Gucci’s latest retail endeavor is one for the history books — quite literally, as it’s situated within a 14th-century palazzo in Florence, Italy. Dubbed “Gucci Garden,” the multi-level galleria costs 8 euros to enter, with half of each ticket sale being donated to support restoration projects in Florence, where the brand was founded in 1921 and continues to operate from. But hold up — what kind of retail experience costs money before you’re even in the door?
To be fair, the ground floor is free to enter; it’s the first and second floors you’ll have to pay for. The main floor features a “bazaar-like” retail space spread over two rooms, selling products exclusive to the location, replete with special clothing tags and packaging you won’t find outside the Gucci Garden store (hello, collector’s items; hello, resale market). Items from the Gucci Décor collection will also be available, as well as a selection of magazines and books. Additionally, the ground floor houses a restaurant called Gucci Osteria, from the Michelin-starred chef Massimo Bottura.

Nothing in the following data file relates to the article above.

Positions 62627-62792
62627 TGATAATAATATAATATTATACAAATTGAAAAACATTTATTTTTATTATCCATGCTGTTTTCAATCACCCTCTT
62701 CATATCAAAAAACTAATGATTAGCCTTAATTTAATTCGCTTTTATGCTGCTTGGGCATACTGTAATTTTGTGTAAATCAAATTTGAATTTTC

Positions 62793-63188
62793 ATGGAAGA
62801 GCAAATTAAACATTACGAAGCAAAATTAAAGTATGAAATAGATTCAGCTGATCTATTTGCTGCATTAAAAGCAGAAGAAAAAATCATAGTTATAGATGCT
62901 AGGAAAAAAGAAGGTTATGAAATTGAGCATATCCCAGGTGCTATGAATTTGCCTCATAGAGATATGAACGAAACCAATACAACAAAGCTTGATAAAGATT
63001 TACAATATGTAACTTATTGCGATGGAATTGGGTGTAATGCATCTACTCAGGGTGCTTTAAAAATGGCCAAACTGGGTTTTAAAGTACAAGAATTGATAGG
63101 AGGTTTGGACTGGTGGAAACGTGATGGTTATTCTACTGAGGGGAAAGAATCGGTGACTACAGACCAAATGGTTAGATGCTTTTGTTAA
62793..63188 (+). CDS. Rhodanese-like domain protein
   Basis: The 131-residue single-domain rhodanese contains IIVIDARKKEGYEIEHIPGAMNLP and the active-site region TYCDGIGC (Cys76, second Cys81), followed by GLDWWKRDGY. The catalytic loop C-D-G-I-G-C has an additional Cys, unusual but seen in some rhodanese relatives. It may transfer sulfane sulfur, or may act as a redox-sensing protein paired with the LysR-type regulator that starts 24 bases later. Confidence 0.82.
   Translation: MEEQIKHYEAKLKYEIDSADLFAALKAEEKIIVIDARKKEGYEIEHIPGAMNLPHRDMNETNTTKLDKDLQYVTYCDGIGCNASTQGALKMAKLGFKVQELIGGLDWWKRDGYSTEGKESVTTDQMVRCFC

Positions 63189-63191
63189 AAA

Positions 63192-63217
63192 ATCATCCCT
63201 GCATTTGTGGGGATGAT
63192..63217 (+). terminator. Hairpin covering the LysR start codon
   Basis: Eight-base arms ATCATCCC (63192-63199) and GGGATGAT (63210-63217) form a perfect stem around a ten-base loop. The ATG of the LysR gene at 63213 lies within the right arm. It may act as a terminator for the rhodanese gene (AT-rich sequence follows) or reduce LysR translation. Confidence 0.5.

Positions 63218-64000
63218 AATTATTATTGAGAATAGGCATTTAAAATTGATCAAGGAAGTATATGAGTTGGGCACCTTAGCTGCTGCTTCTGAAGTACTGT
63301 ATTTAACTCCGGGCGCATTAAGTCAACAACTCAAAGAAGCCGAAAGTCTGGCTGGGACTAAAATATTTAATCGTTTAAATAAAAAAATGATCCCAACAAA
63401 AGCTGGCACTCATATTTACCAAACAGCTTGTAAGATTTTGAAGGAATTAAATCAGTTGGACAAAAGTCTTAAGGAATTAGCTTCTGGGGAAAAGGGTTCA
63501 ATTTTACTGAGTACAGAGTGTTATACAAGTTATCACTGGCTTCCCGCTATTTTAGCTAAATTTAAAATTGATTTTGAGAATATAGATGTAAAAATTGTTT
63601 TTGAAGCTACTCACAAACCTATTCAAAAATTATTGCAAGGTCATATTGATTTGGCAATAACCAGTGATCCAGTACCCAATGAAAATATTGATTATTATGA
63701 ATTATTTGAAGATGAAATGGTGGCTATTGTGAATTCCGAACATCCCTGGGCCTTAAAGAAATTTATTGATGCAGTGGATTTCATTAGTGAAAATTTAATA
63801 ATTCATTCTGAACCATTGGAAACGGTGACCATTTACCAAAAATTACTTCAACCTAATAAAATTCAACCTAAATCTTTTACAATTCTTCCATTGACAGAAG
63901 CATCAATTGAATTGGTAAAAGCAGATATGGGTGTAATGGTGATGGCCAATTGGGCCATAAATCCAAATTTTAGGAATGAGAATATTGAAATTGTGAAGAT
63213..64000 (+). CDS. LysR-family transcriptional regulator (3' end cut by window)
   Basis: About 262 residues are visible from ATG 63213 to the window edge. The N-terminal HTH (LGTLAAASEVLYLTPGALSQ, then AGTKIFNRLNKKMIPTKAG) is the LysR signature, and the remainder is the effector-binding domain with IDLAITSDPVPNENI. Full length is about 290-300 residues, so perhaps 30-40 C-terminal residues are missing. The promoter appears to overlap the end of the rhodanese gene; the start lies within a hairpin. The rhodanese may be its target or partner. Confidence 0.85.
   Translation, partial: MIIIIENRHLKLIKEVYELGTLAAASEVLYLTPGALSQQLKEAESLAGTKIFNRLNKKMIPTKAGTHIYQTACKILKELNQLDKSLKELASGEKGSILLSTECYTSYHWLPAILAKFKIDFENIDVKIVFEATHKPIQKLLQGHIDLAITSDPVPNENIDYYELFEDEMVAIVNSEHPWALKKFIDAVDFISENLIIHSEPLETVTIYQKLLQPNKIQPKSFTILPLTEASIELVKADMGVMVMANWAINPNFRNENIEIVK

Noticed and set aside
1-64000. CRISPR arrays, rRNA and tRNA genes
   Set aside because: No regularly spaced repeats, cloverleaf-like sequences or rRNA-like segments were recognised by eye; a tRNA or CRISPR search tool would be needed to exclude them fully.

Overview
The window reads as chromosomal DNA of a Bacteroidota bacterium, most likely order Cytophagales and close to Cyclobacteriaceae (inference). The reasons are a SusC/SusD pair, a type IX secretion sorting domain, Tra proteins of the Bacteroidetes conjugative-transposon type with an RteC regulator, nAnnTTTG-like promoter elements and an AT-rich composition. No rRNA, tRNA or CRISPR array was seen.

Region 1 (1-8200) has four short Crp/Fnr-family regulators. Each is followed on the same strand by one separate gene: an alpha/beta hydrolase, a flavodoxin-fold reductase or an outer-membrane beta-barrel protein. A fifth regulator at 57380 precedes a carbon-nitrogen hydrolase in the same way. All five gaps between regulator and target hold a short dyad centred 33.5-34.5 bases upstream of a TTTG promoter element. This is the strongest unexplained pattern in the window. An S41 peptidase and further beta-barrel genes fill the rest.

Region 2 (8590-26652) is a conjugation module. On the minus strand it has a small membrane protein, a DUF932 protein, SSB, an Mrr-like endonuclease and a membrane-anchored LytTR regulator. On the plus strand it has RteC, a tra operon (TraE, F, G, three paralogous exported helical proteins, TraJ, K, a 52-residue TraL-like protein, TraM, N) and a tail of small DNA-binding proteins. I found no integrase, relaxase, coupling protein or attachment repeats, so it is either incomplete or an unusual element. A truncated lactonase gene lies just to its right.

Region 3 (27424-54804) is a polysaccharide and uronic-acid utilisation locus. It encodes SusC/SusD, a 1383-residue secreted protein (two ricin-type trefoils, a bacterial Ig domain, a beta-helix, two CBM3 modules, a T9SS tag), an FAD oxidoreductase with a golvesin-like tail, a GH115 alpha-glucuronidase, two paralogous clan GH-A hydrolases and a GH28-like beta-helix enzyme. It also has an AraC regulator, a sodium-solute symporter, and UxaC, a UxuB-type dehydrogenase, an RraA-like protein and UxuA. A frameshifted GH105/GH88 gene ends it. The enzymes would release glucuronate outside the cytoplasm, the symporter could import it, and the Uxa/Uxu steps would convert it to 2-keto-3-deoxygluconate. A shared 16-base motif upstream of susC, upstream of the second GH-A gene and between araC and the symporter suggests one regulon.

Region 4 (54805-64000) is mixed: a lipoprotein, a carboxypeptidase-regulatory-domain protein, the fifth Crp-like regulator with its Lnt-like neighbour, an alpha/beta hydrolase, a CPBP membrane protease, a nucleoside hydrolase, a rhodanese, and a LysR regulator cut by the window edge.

So if you do pony up the 8 euros to go upstairs, what can you expect? Basically, a two-floor brand experience designed like a museum. There’s a room dedicated to “the allure of the double G,” showing off vintage and contemporary renderings of the logo; a room celebrating the brand’s recurring motifs (like the horsebit and the red/green/red stripe); a 30-seat cinema; a natural history-inspired space filled with clothes, accessories, and objects “exploring [creative director] Alessandro Michele’s penchant for the iconography of animals and gardens.” Presumably one could walk away with a Ph.D. in Gucci
The effort is a grand example of experiential retail, the new normal for coercing shoppers back into brick-and-mortar stores. It also serves as a powerful marketing tool, immersing shoppers and brand fans in the lore of Gucci. The more skeptical among us may roll our eyes at the idea of paying Gucci to be marketed to by Gucci, but, hey, at least some of that dough will be invested in preserving history.